According to the National Sample Survey Office, the average income per agricultural household In India from 2012 to 2013 was Rs 6,426.
“Nobody wants to be transparent in this business because unfortunately, the kind of profits that the retailers make is unbelievable, at the expense of beating the farmers down,” Rao says. “So nobody wants to be fair; that’s where we really want to create that difference.”
By eliminating the middlemen Jivabhumi is revealing the “real” price of food.
“The normal reaction for people is ‘why does organic cost so much,’” says Anil Nachig, co-founder of Jivabhumi. “So, if you ask the question, what is the real price of food, you will realise the subsidised food, the cheap food coming in, is coming at a certain cost.” The costs being environmental or social—”squeezing” the farmer. Neither of these, Nachig explains, are sustainable, or beneficial to the local economy or ecosystem.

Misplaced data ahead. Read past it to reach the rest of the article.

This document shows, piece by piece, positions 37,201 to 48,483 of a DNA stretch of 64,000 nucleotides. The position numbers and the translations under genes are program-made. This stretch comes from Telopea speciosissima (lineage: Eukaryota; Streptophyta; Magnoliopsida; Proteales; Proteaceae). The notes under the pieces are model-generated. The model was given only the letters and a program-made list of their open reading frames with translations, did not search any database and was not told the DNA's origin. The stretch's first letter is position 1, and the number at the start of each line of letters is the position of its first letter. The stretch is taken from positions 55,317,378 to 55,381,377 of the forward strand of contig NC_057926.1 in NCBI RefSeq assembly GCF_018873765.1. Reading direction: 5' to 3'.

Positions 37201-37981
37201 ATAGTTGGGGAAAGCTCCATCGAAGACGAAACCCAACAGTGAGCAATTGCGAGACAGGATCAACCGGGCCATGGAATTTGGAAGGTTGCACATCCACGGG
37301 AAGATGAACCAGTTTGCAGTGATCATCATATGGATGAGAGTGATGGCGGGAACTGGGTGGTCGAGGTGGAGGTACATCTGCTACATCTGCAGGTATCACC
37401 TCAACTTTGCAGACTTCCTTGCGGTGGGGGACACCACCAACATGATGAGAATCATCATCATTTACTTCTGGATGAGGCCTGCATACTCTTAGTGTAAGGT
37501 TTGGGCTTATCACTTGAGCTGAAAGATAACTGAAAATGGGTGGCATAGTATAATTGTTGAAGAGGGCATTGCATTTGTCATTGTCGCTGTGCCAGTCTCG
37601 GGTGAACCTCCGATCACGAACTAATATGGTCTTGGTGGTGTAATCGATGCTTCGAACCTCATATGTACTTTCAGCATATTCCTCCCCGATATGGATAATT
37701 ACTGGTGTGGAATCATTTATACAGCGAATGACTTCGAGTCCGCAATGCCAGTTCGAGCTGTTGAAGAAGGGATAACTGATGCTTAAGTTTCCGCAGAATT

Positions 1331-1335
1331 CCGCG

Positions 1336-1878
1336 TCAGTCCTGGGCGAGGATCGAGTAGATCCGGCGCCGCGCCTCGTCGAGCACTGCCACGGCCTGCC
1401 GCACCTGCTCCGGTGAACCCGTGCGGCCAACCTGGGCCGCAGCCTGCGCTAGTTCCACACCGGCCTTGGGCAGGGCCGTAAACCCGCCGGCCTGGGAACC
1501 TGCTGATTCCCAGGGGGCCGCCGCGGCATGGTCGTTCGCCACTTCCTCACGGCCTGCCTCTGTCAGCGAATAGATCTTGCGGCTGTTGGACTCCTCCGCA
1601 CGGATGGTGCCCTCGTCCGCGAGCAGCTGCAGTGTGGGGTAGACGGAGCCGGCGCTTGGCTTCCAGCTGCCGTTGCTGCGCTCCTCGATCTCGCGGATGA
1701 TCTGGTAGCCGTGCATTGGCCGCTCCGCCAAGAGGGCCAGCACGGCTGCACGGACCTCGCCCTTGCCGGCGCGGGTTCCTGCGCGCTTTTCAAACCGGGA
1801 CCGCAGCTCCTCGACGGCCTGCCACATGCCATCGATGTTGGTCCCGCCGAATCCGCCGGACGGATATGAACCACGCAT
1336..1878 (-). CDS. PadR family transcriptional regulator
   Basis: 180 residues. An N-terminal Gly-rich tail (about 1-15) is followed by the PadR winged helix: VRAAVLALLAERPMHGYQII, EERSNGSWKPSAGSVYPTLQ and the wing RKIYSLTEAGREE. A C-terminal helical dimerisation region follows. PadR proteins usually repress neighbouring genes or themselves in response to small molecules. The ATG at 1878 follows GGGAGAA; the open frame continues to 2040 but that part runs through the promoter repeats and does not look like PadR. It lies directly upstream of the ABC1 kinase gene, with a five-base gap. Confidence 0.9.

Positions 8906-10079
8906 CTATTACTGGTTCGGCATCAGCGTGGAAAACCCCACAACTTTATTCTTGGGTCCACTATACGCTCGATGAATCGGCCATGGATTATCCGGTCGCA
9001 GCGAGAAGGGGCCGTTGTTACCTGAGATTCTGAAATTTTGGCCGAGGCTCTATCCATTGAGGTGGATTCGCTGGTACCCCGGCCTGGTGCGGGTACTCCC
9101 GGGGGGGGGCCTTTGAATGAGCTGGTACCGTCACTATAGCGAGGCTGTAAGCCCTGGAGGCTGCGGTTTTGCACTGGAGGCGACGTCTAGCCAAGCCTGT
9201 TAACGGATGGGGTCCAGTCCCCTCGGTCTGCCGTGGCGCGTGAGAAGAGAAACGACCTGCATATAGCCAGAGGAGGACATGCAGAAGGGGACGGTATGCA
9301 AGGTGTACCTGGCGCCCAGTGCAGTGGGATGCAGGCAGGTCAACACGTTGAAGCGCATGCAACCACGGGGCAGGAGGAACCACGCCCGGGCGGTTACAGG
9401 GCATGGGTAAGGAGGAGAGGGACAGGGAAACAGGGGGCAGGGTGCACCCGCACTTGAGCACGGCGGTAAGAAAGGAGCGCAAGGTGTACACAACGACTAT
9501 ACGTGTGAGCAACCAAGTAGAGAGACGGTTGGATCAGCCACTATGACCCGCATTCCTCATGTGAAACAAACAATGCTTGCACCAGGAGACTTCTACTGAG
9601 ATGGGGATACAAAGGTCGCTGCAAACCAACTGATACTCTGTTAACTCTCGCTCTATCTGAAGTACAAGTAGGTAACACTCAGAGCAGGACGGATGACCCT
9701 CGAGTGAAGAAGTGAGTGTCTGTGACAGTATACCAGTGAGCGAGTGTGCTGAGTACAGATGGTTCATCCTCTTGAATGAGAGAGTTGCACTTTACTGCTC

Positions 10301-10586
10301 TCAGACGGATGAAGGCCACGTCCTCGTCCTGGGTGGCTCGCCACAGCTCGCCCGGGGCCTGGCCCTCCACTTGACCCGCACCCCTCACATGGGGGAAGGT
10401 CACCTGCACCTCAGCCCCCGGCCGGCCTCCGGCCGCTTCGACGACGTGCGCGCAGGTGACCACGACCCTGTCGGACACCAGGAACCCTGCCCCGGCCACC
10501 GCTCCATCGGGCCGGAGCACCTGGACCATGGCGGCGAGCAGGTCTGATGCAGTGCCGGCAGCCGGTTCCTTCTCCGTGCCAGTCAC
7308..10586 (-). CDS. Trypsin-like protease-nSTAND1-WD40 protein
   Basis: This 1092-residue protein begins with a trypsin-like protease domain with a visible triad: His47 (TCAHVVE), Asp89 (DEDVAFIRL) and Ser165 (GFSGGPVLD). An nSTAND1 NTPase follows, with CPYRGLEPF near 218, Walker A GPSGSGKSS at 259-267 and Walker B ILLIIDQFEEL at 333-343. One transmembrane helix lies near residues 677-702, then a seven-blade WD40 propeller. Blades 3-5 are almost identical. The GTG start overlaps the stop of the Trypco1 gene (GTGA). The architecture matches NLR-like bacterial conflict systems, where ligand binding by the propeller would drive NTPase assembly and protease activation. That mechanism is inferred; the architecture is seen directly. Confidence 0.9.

“In the process of making food cheap and affordable to everyone, what are we doing?” Srinivasaiah says. “The farmer is being squeezed, right?”
The negative impacts of climate change, shrinking profits, and land, has led to a sharp decrease in the number of farmers in India over the last 20 years. The Hindu reported in 2013, that about 2,000 farmers were leaving the profession every day, and that there were seven million fewer farmers in the country in 2013, than in 2001.
“No one wants to do farming,” Srinivasaiah says. “Even if he has a farm, he is coming out of the farm and coming to Bangalore. He is fine to become a...security guard, he doesn’t want to do farming because you have to depend on rains and if the rain doesn’t come, how do you feed your family? Here if you become a security guard you have an income that you can look forward to at the end of the month.”